Published: 09:10, 13 August 2020
| Updated: 09:13, 13 August 2020
A research and innovation project to help boost the county's life science sector has received nearly £50,000 of new government funding - a move which could pave the way to the creation of hundreds of jobs.
In total 17 innovative projects across the UK have been awarded similar sums as part of the second round of the government’s Strength in Places Fund.
The programme, delivered through UK Research and Innovation, aims to "drive forward research and innovation investment with a clear impact on local economic growth".
The cash will allow a proposal to be developed over the next six months to bid for up to £50million of funding from central government coffers.
The KSS AHSN is one of 15 AHSNs across England, established by NHS England in 2013, to "improve health and generate economic growth by spreading innovation at pace and scale".
Innovative businesses will be able to collaborate with industry partners such as Pfizer, the National Measurement Laboratory and the University of Kent, creating around 400 jobs and contributing an estimated £180m to the local economy over the next 15 years if successful.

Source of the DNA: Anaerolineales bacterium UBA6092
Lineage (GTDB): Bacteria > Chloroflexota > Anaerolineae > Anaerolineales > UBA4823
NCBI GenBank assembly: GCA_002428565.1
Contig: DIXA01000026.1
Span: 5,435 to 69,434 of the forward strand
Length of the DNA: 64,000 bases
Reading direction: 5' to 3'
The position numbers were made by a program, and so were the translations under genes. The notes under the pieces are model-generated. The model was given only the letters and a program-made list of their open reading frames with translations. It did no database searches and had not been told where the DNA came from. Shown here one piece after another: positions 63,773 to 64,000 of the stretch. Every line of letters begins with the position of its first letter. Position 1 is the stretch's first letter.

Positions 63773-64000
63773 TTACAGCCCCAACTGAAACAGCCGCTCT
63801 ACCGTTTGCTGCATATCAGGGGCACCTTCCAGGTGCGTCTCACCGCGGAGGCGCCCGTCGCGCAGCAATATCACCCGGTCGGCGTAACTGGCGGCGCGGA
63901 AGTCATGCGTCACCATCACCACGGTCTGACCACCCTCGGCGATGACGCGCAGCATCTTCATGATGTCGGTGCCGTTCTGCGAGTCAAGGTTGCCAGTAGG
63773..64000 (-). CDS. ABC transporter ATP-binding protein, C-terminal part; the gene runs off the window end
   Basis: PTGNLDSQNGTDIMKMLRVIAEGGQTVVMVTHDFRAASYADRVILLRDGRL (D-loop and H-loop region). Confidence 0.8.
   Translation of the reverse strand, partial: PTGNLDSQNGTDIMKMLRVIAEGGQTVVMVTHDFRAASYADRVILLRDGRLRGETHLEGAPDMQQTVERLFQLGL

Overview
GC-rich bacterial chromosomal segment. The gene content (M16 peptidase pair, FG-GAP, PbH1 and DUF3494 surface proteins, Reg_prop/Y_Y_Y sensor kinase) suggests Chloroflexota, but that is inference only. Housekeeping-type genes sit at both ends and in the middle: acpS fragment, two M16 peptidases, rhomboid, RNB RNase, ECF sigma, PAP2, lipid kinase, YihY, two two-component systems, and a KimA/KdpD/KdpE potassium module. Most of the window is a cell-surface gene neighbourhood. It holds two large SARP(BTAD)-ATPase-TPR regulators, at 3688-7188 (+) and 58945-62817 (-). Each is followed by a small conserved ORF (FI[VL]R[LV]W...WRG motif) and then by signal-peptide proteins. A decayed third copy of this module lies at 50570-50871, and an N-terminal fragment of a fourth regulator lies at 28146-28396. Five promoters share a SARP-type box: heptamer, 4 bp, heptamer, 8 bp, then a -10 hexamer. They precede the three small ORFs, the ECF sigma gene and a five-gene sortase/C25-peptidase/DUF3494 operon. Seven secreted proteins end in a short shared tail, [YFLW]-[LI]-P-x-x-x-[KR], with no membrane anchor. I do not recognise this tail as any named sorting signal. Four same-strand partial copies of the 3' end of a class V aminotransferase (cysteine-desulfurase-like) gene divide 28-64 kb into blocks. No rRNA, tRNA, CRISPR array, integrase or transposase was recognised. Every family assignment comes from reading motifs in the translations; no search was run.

It follows the announcement in June of over £400m for research and innovation right across the UK, as part of wave one of the Strength in Places Fund.
Business Secretary Alok Sharma said: “We are backing our innovators and with the support they need to turn great ideas into first-class industries, products and technologies.
“I am delighted we are helping to kick start plans for a pioneering research project led by the Kent Surrey Sussex Academic Health Science Network, which will build on local strengths, helping to create jobs, while developing new skillsets and increased productivity across Kent.”
Melissa Ream, digital and AI consultant at Kent Surrey Sussex Academic Health Science Network, said: “Everyone involved in this bid is really excited about its potential to bring jobs and economic growth to Kent. The race to develop, test and manufacture medicines for Covid-19 has highlighted the importance of being able to accelerate the design of future new medicines quickly and safely.
“The project will be a global innovator in digital medicines design, speeding up the complex development processes for new medicines, to ultimately benefit patients globally.”